by Chuck Mikolajczak Featuring Commentary by Peter Kenny, Art Hogan, Peter Costa, and Ted Weisberg and many other Wall Street veterans who were there.
NEW YORK (Reuters) – Thirty years ago, before heading to work at the New York Stock Exchange, Peter Kenny left his home in lower Manhattan and made a detour to the nearby Our Lady of Victory church to pray to St. Jude, the Roman Catholic patron saint of desperate and lost causes.
The reason was the stock market crash known as “Black Monday” on October 19, 1987.
“Blessed mother get me through this,” he prayed.
Kenny, now senior market strategist at Global Markets Advisory Group in New York, was a newly minted member of the New York Stock Exchange, having joined the exchange in February that year. He was stunned by the events that unfolded the previous day, the worst trading day in U.S. history.
“I don’t think anyone was prepared for what actually transpired in the overseas markets, which led to the bloodbath on Monday,” said Kenny.
When it was over, the Dow Jones Industrial Average. DJI had lost 22.6 percent in one day, equivalent to a drop of about 5,200 points in the index today. The benchmark U.S. S&P 500 index. SPX plunged 20.5 percent on Black Monday, equal to a drop of over 520 points today, and the Nasdaq dropped 11.4 percent, comparable to a drop of about 750 points.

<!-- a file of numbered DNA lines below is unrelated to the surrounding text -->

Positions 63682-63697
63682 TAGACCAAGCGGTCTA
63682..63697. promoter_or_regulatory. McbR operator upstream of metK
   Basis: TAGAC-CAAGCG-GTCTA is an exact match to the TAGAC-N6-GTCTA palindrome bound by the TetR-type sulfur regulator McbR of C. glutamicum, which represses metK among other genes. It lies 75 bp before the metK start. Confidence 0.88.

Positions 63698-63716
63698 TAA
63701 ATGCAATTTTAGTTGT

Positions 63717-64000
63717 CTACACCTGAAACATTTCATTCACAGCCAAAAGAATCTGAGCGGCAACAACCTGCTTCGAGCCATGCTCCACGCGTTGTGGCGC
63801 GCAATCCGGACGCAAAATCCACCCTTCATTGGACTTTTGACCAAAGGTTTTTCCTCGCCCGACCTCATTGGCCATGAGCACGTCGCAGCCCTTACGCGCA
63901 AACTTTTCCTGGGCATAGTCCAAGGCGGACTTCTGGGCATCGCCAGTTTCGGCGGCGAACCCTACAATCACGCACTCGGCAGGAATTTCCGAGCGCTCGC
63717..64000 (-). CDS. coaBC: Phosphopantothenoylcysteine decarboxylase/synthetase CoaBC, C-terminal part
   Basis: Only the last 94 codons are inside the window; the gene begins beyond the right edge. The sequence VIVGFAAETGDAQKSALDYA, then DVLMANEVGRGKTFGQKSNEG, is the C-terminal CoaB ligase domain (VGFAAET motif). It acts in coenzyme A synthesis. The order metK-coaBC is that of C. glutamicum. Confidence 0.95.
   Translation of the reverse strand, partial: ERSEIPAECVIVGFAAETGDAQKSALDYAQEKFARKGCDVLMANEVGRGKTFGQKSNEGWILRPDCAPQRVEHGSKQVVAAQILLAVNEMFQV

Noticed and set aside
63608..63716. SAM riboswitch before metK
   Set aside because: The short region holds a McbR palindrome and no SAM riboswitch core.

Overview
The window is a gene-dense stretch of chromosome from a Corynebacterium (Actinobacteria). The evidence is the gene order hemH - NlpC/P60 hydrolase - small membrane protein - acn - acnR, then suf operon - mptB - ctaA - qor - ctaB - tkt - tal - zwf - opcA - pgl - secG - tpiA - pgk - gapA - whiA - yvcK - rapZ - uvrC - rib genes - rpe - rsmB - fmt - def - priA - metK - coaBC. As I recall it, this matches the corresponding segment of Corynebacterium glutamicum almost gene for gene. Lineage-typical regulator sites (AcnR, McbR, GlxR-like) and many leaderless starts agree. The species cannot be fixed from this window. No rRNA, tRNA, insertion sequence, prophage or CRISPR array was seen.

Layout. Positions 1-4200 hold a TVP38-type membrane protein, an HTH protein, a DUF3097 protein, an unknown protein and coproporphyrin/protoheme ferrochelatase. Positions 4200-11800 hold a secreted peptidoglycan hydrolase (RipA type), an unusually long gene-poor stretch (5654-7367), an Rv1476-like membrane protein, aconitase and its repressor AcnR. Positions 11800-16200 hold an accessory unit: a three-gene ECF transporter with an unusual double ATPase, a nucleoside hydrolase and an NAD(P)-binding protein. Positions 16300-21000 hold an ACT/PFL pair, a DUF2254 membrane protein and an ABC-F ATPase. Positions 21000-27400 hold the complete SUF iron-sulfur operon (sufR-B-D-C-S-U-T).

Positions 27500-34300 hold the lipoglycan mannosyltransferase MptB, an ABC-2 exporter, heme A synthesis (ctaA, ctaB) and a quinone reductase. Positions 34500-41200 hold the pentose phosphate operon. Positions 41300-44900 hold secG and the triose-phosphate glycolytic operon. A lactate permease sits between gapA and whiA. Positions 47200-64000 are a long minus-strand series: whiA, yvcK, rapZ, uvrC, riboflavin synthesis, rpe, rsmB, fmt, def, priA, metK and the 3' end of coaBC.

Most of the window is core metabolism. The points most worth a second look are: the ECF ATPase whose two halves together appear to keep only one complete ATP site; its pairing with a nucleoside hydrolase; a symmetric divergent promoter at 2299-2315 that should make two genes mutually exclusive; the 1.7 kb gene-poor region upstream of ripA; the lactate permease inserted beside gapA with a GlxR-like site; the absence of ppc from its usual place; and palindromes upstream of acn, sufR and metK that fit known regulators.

In 1987 U.S. stock prices had climbed steadily all year, as they have in 2017, with each of the three major U.S. indexes hitting record highs in late August. But September turned into a difficult month, with each index falling more than 2.0 percent, though not by enough to raise alarm bells among investors.
But as the calendar flipped to October, the selling in U.S. equity markets intensified. The Dow Jones Industrial Average. DJI and S&P 500. SPX fell more than 9.0 percent in the week before Black Monday.
On the morning of Monday, October 19, 1987, Art Hogan, then a floor broker at the Boston Stock Exchange, expected a possible rebound for stock prices. Nothing had prepared him for what was to unfold.
“It was clear in that first hour… this was going to be as bad as we’ve seen in our lifetimes,” said Hogan, now chief market strategist at Wunderlich Securities in New York.
More on Reuters:
Click here to read further on the aftermath and lessons learned on that historic week in the market day from Ken Polcari, Gordon Charlop, and Larry Tab